From strangers to partners: The role of information in the development of social exchange relationships between applicants and organizations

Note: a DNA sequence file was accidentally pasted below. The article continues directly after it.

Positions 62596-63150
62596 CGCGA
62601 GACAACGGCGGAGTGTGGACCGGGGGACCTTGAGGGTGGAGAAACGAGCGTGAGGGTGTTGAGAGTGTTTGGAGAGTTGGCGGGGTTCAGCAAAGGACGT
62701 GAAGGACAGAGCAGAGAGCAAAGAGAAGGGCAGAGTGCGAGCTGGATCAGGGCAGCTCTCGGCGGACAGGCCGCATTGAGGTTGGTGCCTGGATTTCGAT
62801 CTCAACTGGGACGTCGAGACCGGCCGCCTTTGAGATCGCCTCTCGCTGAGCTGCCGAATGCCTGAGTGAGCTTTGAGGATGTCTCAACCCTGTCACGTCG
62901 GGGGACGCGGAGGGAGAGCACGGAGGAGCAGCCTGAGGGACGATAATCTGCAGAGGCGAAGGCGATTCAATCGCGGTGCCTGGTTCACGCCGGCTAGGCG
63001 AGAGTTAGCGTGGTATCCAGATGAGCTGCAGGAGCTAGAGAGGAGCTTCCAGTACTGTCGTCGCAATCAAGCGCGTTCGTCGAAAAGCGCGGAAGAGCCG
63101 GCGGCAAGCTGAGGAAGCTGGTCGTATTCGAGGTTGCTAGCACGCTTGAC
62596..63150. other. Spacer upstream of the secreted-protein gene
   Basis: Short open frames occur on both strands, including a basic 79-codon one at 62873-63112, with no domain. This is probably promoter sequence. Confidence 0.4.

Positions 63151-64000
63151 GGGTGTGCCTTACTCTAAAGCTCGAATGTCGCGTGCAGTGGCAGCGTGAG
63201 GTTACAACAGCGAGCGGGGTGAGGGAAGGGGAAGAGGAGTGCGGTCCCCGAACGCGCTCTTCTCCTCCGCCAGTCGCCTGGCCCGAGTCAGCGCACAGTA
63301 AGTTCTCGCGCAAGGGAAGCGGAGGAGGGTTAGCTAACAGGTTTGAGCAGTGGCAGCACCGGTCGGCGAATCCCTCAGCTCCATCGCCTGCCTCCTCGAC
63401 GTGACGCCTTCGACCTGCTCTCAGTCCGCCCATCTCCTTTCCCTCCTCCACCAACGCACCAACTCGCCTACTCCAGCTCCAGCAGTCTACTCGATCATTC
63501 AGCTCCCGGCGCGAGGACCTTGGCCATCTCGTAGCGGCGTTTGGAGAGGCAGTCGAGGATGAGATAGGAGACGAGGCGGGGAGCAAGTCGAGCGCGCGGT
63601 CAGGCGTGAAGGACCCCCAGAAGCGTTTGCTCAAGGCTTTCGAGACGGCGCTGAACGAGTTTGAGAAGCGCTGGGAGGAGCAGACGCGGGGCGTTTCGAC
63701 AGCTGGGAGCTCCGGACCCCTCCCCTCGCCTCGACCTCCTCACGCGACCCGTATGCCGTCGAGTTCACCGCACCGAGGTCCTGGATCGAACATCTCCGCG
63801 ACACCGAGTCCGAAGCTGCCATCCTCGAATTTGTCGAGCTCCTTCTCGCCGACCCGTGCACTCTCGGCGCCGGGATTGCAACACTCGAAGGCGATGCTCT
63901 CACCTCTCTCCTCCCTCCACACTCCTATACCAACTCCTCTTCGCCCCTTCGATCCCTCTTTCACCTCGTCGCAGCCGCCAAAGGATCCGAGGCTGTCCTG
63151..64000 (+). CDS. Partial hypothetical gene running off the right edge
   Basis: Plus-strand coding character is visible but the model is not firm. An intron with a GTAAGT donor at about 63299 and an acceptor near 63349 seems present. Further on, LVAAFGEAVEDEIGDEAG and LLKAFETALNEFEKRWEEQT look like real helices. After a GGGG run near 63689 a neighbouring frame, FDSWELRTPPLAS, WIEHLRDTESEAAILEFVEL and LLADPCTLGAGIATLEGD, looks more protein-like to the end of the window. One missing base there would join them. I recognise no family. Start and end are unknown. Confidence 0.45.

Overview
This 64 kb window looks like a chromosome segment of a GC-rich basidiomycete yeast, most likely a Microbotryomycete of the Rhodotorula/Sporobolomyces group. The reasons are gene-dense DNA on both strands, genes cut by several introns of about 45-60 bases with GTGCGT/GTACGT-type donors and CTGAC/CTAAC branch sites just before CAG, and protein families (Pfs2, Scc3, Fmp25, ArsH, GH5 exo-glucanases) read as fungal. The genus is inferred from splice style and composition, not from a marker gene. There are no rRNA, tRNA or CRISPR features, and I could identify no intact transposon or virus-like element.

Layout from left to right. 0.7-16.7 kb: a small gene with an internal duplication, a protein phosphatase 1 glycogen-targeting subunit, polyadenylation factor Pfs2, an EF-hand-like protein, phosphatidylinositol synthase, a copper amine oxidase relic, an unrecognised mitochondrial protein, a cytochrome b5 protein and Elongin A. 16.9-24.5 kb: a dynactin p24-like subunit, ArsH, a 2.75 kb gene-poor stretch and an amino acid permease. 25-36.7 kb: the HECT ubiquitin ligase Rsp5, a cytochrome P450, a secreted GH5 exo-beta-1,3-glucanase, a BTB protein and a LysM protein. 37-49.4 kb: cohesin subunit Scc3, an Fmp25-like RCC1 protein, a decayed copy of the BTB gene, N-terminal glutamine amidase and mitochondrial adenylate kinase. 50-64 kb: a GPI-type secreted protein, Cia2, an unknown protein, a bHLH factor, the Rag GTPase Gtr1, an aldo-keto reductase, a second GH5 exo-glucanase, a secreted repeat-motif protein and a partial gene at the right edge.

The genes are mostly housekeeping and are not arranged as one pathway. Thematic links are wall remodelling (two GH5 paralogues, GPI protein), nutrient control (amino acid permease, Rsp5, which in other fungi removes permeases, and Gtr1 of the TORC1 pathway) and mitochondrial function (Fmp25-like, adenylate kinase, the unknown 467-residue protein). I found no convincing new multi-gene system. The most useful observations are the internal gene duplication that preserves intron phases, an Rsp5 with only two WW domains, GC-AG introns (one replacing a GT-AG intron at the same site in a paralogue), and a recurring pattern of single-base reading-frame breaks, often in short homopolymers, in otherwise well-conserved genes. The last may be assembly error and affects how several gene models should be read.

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Job applicants and hiring organizations bring a host of goals with them to the staffing process. This can lead to dysfunction as these goals have the potential to conflict on a within-entity basis (e.g. a job applicant has two goals that may conflict) and a between-entity basis (e.g., a job applicant’s goal conflicts with an organization’s goal). However, I draw upon social exchange theory to examine how organizational actions surrounding an especially valuable strategic resource during recruitment—information—might resolve the multiple conflicting goals of both organizations and job applicants. Based on social exchange theory, I argue that organizations can fulfill both their own goals as well as applicant goals by managing their provision of information-based resources (i.e., positive diagnostic information seeking) and costs (i.e., negative diagnostic information seeking) to applicants. In doing so, I theorize that organizations increase applicant levels of felt obligation which acts as a social exchange mechanism that drives applicant reciprocation of information-based resources back to the hiring organization. I identify four likely forms of applicant information-based reciprocation: the establishment of self-imposed decision deadlines and the minimization of these deadlines, more positive word of mouth, less negative word of mouth, and less applicant faking. I test this theory utilizing a multi-method approach with an experiment and a field study. Results provide little support for the proposed hypotheses. These results are discussed in light of limitations, implications, and future research directions.